Hotels have certain ethical and legal obligations to their guests and customers. When people study at hotel management programs, this is one of the subject areas covered. It's the responsibility of hotel management to make sure all staff and employees are aware of their code of conduct, and to see that it's enforced.
Hotels have a certain legal obligation to protect the physical safety of their guests. This encompasses several different aspects of managing a hotel. Any physical hazard that might pose a threat to the safety of a visitor, such as a wet floor, must either be corrected, or adequately marked with warnings. This applies to threats that can be seen by the guests, and those that may not be immediately visible. Hotels also have a certain amount of responsibility to provide reasonable protection to guests from harm that might be caused by other guests of the hotel. If harm occurs to a guest that can be legally attributed to a direct action or non-action of the hotel staff, the property could be legally liable.
Personal Property Protection
There are laws in place designed to protect hotels from being held liable if personal property belonging to guests is lost or stolen on hotel property, but there are exceptions to them. If the theft or damage of an item that's in a guest room is attributed to hotel staff, the hotel may be liable. Hotels usually post signs that declare that they're not liable for damaged or missing property. Property that goes missing while left in common areas will not be the responsibility of the hotel. If guests wish to have property protected, they're usually required to place it in the hotel safe. In the event they do so, their property would be insured should it go missing or become damaged.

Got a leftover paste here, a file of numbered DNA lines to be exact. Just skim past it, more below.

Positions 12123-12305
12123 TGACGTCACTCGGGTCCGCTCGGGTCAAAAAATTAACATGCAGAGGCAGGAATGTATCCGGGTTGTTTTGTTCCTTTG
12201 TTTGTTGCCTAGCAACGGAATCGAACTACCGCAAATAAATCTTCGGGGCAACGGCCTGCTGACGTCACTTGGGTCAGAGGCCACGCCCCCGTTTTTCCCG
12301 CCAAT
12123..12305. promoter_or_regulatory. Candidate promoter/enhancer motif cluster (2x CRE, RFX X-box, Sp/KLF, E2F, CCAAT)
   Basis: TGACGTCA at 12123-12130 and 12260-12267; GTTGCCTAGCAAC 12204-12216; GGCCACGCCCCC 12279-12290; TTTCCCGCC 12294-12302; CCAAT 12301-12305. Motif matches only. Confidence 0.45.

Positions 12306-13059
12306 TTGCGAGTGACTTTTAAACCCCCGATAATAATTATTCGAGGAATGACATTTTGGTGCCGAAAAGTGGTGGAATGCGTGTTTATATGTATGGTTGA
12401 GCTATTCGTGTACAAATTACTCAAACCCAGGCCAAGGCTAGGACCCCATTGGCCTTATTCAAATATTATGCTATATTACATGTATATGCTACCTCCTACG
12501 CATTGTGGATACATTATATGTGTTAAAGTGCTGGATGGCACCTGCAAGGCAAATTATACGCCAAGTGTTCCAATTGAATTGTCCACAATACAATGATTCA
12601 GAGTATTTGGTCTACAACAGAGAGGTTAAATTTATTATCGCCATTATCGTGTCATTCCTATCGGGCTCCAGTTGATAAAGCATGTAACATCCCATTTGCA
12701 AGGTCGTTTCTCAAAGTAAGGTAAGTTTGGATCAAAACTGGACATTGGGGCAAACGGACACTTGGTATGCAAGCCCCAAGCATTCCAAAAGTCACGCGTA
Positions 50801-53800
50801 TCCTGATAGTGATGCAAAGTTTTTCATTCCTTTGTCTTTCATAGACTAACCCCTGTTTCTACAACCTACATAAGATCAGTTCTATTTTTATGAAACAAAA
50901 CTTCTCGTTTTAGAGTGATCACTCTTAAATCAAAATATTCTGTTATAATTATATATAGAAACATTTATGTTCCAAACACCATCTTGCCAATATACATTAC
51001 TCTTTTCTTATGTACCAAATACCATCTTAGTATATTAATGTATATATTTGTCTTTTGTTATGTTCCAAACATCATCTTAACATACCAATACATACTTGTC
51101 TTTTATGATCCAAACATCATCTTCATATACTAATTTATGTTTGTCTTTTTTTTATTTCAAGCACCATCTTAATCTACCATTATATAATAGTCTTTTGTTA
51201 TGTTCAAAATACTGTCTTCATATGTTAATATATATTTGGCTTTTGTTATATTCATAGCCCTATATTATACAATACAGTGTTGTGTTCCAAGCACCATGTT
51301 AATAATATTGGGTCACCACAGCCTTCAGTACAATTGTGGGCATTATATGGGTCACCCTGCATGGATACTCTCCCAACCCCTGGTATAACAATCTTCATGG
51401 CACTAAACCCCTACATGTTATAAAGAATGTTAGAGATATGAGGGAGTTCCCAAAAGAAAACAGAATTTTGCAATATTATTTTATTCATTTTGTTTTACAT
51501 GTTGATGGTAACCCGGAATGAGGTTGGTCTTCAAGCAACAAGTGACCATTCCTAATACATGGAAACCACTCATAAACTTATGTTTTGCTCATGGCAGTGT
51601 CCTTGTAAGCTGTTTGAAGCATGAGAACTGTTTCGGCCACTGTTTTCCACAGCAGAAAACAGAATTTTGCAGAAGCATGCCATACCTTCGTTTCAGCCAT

All hotel employees are held to certain ethical responsibilities. This can be seen in the ethical codes established by regional hotel associations such as the Nebraska Hotel and Motel Association. These ethical standards require that hotels follow the laws and safety standards that apply to their industry. They require that innkeepers deal in an honest and fair method with their customers. They also emphasise policies that are against all forms of discrimination. According to the Nebraska association, they will strive for "conformity to our policy of non-discrimination in all endeavours."
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